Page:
My 84 Daytona Turbo Z has a fusible link underhood for the cooling fan. A power wire off the battery post feeds an 'octopus' rubber-coated splice about the size of the palm of my hand, with about 7 wires feeding out from it. One of those is the cooling fan power and the fusible link. Check for any burned wires there, or cracked or broken connections.The biggest problem is there is not a lot of info out on these cars and I bought this as a semi project so funds are limited. Today I checked the fuse and it was fine then checked to see if any voltage was coming to the fuse and there was none so now I have to figure out why and this fuse controls the turn signals and the engine fan.
There are SEVERAL fusible links in these cars, not the single one that was prevalent in the 1960s. Check the wiring harness, it's behind the battery toward the airbox. Those items you listed are not on the same fusible link as the cooling fan.First thanks for the reply's . If it was a flusiable link would more things be disabled, The headlights and tail lights, brake lights and even the emergency flashers work. The things that don't work are the dash lights ( which I think is the headlight switch )the turn signals and this fuse controls the electric fan and turn signals which is my biggest worry, don't want to drive and have it overheat.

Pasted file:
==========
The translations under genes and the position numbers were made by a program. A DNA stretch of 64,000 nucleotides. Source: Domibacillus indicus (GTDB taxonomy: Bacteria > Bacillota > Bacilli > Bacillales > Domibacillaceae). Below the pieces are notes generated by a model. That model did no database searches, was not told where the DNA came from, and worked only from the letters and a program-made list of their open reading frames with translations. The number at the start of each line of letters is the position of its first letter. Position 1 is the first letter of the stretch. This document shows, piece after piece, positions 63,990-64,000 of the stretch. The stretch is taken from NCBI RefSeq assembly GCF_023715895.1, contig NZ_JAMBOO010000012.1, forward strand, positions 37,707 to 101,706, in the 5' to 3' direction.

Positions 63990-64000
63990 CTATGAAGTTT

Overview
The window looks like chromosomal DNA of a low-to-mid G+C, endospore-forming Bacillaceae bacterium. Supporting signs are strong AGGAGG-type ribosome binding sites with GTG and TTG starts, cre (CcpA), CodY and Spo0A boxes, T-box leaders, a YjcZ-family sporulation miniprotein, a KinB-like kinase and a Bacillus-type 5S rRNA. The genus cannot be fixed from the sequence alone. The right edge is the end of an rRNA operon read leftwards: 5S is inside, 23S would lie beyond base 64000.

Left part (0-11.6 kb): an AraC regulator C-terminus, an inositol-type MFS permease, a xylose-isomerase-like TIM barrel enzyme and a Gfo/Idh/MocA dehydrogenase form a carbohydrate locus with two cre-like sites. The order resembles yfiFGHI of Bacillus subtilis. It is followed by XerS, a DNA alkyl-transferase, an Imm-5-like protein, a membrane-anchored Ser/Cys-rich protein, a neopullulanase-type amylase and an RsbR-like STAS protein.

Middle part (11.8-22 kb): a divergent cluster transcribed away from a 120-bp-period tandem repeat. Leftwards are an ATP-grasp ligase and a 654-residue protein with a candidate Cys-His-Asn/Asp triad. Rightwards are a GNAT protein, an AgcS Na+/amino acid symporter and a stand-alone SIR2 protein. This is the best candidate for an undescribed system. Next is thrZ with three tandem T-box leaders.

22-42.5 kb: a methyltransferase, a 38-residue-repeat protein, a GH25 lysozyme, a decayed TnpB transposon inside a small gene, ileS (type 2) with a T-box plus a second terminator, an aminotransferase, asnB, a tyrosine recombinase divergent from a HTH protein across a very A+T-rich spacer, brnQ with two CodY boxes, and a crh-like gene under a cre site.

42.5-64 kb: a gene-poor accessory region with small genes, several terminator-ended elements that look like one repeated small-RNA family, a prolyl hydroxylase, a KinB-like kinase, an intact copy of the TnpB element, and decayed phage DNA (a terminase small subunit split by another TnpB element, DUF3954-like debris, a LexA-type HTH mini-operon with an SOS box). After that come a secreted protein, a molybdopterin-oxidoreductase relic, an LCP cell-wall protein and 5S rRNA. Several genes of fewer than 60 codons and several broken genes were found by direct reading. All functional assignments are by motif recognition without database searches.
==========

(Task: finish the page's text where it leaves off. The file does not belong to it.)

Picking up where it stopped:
Will look and see if I can find it. Thanks for the help.I have the 1984 FSM, but won't be home until very late tonight. Can look at it tomorrow night. Can you find that 'octopus' connector that the fusible links run from? It's fed by a red wire from the battery.
Probably not the official name but that connector was referred to as the" show room" connector.Also when looking at the positive cable on the battery there are 3 leads on it and one has a black connector on it that looks like it can be pulled apart, is this a fusible link it is pretty good sized.